I was doing my weekly vegetable/fruit shopping today - and came across a root vegetable that sort of resembles the ginger root I buy (I use that for tea and freshly chopped/grated in recipes that call for it). I'd never seen nor heard of it before - so of course - snapped a picture of it (can you see me in the shot? ) - and as soon as I got home - had to find out how it could be used in the culinary arts area I love to delve into from time to time (okay - I'm cheap - I rarely eat out - I love to cook and experiment - need I say more ?).
So, I came across this great link that gives the history of how it's been around for centuries. Back around the early 1600's, Samuel de Champlain’s exploration days, he came to Maine on one of his jaunts. He politely grabbed (I hope he was - so rude just to take it without asking nicely) a few bulbs from the native locals and brought it back home to France). From there, it sort of took off in the pots/ovens of Europe - but eventually started to sort of fade into the background after WWII - when no one there wanted to be reminded having to eat this root - due to having their crops being confiscated by the occupying forces during that time (e.g. their potato, carrot, other sources of food). I guess it left an ugly reminder to them and they no longer ate it once the war was over. Don't blame them one bit - and this even occurred with food/etc. being taken away from Germans in WWI (boy oh boy - do I learn things when I research a food article)!
Now, it seems to have been rediscovered again (and by moi just today!). I'm all geared up to start trying out some recipes from it - despite it containing inulin - which supposedly makes you abit tooty toot toot out the backside - and gives your tummy abit of a work out depending on how much you stuff into your body (FatCatAnna please take note of your own words for future consideration - you don't want to embarrass yourself in front of your D-mates in Toronto in a few weeks - aka Friends For Life meet up).
Inulin, from what I had read about a few years ago, is "supposed to" aid in blood sugar control abit. Because of the foods that contain it tend to have more fibre - which is what inulin is (please - I'm not misspelling - it's not supposed to be "insulin" - trust me - I'm an honest cat). Also, it can be used to replace sugar, fat and flour. All culprits of making our blood sugars go whacky. So, this explains why in Germany, topinambur is fermented into liquid refreshment called Rossler - aka schnapps! If you want to learn a wee bit more - check out this link.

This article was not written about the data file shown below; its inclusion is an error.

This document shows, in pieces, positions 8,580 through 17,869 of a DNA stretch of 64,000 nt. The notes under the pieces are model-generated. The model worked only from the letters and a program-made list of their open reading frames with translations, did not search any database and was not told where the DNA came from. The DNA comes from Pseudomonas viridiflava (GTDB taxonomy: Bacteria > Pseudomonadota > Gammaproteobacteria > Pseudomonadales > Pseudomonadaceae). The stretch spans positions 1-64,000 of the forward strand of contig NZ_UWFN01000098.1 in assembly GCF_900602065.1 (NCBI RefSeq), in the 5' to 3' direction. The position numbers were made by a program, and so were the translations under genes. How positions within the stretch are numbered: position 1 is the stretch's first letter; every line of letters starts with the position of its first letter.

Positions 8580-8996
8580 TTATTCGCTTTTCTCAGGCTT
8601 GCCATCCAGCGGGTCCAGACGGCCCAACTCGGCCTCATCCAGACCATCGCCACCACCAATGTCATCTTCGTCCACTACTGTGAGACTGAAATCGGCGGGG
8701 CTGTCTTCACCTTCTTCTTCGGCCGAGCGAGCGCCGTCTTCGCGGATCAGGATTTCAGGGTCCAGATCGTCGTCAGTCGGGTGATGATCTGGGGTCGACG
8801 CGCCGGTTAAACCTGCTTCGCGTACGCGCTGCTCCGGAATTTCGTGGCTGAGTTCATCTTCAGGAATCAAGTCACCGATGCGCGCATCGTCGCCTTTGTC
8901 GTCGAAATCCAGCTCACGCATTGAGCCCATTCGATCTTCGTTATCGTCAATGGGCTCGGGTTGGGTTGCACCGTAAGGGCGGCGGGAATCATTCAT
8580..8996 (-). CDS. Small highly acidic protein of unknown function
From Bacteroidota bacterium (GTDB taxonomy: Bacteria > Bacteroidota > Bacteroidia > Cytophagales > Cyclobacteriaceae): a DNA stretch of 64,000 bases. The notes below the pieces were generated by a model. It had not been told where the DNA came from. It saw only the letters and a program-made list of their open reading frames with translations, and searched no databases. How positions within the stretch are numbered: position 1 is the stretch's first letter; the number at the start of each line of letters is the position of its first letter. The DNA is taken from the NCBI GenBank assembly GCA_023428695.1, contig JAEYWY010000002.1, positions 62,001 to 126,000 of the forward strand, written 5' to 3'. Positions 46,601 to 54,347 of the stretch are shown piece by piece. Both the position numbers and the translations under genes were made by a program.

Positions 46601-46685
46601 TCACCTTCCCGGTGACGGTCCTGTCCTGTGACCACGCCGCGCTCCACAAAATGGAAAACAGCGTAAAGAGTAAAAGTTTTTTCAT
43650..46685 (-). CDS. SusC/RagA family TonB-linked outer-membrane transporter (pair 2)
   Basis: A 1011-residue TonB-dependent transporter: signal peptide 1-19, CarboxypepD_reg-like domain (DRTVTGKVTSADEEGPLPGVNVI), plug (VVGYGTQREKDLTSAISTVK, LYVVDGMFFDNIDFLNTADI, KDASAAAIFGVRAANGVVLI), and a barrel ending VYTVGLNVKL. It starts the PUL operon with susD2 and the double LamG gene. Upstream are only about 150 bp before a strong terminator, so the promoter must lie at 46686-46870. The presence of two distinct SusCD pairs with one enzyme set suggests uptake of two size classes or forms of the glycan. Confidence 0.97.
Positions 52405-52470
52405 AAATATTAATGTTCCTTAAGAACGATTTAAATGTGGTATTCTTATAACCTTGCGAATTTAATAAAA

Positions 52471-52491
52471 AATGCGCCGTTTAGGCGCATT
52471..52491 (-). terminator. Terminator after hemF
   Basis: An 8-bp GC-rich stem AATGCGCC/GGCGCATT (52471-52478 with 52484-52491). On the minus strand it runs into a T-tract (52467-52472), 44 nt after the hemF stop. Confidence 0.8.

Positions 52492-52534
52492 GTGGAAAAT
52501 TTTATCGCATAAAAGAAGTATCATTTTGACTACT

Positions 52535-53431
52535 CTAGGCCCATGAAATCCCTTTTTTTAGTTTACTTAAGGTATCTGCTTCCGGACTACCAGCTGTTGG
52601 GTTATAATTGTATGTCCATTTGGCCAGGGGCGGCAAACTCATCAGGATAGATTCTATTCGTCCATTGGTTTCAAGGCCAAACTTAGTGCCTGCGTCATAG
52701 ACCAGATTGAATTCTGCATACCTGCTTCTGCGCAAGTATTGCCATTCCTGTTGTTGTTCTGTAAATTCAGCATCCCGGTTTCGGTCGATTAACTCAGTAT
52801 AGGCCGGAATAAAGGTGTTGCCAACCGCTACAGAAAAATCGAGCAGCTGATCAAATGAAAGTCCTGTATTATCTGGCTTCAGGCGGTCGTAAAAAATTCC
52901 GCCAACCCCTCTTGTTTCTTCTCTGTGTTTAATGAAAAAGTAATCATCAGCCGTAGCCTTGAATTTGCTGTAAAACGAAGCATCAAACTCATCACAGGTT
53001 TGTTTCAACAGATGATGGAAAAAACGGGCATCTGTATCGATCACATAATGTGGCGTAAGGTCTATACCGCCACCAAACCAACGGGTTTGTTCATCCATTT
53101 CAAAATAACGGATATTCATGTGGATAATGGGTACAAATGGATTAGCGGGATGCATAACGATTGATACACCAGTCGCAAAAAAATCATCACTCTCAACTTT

I think I lucked in today - because the harvesting season is from October - March. The place where I shop for my fruits and veggies is widely known amongst many of the international residents of Montreal - for carrying products that you don't always find in your usual grocery store (now you see why I love living in Montreal - despite my horrible knowledge of the French language - it's all about food / culture / la joie de vivre).
So, have any of you ever cooked up a meal with this vegetable? I’d love to hear about what you make – and I’ll keep you posted on what I make (the Topinambur & Carrots Savoury picture shown in my first link in my blog here – is making my mouth water).
NB: I seem to not be having much luck searching for recipes with "topinambur" as the key word - so switched over to "Jerusalem artichoke" and there are LOTS of recipe links for this (aka one of my favs - Jaimie Oliver). So, here's one that I'm personally starting with myself ..... http://homecooking.about.com/library/archive/blv71.htm